@ r57shell : thanks. Indeed it's not straightforward, and I'll need to RTFM sooner or later...

@ MintyTheCat : I believe we already had this discussion elsewhere. I want to design my program in a high-level language (C seems to be the only choice, not particularly high-level) and I'll switch to asm once the design is finished, if performances are needed. This particular point is just a situation where C forces me to use an algorithmically bad decision.

@ sik : I'll make it a macro (since SGDK's gcc doesn't handle inline functions) and extend it to 32 bits.

@ cero : no, I don't see what you're referring to (there's a user named Facebook?)

For the moment, I stay with decimal conversion, it's not performance critical, most of optimizations must be done elsewhere, but I definitely keep your answers somewhere.

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Re: BCD computations ?

Post by Sik » Sat Apr 23, 2016 11:16 pm

tryphon wrote:(there's a user named Facebook?)
The site O_O

I doubt it'll be of much help though since I'm 100% sure it was optimized for modern architectures. I had considered once making a fast 32-bit integer to string subroutine in assembly, but again it requires the BCD instructions (and a good bunch of look-up tables). At least could be called as a normal function. Still, even without the tables (and hence a slower variant) it would probably be much faster than the alternative (lots of divisions).
Sik is pronounced as "seek", not as "sick".

tryphon
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Re: BCD computations ?

Post by tryphon » Sun Apr 24, 2016 5:59 am

Sik wrote:
tryphon wrote:(there's a user named Facebook?)
The site O_O
There's a user named "The site" ??? :mrgreen:

Joke aside, where precisely on Facebook? AFAIK, neither spritesmind nor SGDK have a Facebook account, and anyway, me neither (and I don't intend to have one).

cero
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Re: BCD computations ?

Post by cero » Sun Apr 24, 2016 8:20 am

Sik wrote:I doubt it'll be of much help though since I'm 100% sure it was optimized for modern architectures. I had considered once making a fast 32-bit integer to string subroutine in assembly, but again it requires the BCD instructions (and a good bunch of look-up tables). At least could be called as a normal function. Still, even without the tables (and hence a slower variant) it would probably be much faster than the alternative (lots of divisions).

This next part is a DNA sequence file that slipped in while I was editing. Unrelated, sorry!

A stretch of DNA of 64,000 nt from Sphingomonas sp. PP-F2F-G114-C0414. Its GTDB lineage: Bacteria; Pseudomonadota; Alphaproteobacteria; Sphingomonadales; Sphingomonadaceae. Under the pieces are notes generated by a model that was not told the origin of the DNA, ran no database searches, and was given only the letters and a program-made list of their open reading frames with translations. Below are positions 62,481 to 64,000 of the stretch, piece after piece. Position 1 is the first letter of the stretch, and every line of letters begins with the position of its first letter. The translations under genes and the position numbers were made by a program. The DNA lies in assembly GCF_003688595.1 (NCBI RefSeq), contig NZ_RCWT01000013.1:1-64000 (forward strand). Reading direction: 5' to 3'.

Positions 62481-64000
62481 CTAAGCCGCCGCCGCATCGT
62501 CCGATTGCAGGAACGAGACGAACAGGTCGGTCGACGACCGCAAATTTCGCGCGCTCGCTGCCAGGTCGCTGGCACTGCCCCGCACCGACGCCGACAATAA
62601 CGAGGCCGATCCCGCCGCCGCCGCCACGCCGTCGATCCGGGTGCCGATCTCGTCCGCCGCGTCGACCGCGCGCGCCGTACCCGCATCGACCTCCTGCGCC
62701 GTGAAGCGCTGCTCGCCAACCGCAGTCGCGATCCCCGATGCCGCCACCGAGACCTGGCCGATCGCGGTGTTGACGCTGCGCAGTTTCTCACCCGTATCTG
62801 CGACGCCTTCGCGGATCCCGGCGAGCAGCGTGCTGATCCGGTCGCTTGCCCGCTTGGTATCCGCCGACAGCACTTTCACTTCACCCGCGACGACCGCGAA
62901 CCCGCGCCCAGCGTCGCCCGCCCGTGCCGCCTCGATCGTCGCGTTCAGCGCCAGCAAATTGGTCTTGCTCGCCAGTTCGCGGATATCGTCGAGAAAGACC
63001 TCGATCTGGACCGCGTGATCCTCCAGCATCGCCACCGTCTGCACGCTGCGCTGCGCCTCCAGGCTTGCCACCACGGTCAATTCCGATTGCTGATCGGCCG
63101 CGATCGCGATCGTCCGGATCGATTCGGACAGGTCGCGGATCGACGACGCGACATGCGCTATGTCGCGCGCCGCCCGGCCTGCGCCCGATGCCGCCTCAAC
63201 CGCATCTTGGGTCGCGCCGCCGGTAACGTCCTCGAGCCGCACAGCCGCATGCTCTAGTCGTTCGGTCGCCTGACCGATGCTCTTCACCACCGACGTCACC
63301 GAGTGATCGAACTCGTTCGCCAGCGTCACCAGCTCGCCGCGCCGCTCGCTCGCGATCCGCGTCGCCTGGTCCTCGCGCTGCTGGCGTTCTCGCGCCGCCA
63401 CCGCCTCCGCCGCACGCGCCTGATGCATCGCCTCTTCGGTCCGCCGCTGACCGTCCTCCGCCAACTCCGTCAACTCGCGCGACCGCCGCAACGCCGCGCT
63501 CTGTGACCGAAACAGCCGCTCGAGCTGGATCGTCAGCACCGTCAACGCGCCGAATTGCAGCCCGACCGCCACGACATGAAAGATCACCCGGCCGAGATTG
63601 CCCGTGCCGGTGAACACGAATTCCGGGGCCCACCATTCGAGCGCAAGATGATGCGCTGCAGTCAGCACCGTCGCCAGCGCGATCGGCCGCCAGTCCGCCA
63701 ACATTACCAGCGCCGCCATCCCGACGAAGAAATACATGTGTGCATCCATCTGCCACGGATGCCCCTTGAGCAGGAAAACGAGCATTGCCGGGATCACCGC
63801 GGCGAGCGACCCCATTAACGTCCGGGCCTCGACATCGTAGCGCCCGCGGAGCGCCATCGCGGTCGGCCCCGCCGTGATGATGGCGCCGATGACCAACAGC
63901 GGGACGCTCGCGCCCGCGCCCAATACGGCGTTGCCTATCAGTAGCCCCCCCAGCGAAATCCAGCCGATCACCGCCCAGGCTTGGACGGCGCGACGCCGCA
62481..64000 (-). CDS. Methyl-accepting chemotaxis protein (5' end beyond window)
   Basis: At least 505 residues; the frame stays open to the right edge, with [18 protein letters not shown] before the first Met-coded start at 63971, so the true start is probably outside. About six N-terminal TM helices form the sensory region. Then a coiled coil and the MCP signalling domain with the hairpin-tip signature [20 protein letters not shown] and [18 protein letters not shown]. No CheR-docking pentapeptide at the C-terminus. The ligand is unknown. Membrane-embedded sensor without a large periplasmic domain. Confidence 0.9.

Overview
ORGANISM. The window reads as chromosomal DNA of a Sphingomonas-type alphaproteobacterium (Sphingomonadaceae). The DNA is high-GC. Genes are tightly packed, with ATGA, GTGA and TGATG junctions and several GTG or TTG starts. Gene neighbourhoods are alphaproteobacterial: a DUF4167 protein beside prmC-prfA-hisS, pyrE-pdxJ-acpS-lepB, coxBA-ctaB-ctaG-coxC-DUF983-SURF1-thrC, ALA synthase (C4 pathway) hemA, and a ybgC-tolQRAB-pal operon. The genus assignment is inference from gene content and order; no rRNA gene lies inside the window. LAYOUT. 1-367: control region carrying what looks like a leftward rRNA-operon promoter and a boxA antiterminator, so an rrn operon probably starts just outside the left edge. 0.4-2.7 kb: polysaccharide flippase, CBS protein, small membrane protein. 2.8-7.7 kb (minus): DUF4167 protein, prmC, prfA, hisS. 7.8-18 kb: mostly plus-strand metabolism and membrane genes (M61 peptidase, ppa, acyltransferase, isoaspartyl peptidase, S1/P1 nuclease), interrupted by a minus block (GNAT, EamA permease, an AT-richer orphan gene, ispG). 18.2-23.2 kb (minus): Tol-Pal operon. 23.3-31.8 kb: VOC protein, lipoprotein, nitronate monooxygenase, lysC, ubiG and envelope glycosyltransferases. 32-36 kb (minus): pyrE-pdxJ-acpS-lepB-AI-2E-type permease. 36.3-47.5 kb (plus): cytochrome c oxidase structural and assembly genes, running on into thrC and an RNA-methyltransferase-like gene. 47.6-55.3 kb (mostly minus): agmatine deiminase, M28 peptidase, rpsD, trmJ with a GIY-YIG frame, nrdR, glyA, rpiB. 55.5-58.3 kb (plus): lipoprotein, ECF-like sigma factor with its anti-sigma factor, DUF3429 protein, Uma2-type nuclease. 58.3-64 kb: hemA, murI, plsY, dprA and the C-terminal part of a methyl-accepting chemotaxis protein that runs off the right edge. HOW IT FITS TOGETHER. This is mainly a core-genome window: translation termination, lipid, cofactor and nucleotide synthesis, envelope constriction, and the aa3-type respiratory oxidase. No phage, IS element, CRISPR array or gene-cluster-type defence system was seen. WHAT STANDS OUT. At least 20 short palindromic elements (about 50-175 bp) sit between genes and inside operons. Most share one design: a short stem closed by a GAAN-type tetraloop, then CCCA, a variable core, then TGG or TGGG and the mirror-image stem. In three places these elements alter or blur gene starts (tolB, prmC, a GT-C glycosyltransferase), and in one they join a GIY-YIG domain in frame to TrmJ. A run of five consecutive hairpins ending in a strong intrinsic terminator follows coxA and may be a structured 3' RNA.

It was plain C, and m68k instruction tables say a branch is 10 cycles, so it'd be faster there as well. No need to go asm when there's algorithmic improvements available in a higher language.

It wasn't on Facebook the site, but rather a blog of some Facebook engineer. I don't have a link, sorry.

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Re: BCD computations ?

Post by MintyTheCat » Sun Apr 24, 2016 10:45 am

It depends on how you measure it: I write more efficient Assembly code than GCC compiled C but your mileage may differ.
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Sik
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Re: BCD computations ?

Post by Sik » Sun Apr 24, 2016 11:31 am

OK decided to look up the Facebook algorithm. It still uses division apparently, it's just that it's handling two digits at once instead of one and tries to bail out early if it notices the number is small (most numbers are). Whoops. (makes sense, the compiler turns the division into a multiplication by the reciprocal, and multiplication is relatively fast on modern hardware).

Anyway, for the sake of completeness: my idea was to check every bit in the integer. If bit 0 is set, add BCD 1. If bit 1 is set, add BCD 2. If bit 2 is set, add BCD 4. If bit 3 is set, add BCD 8... you get the idea. When you're done with all bits you'll have the same value as BCD, which should be trivial to convert into a string. Note that this is the naïve implementation. You also have to take into account the sign (if the integer is signed), but that shouldn't be much of a problem, just negate if the value is negative and add a minus sign to the string if that happened.

I mentioned the use of tables to speed that up. The idea is to take multiple bits at a time and use them as an index into a look-up table. This way instead of doing 31 checks you're doing just a handful of them, which should speed up things greatly. The downside is more ROM usage. Not sure how significant this memory waste is in practice.
Sik is pronounced as "seek", not as "sick".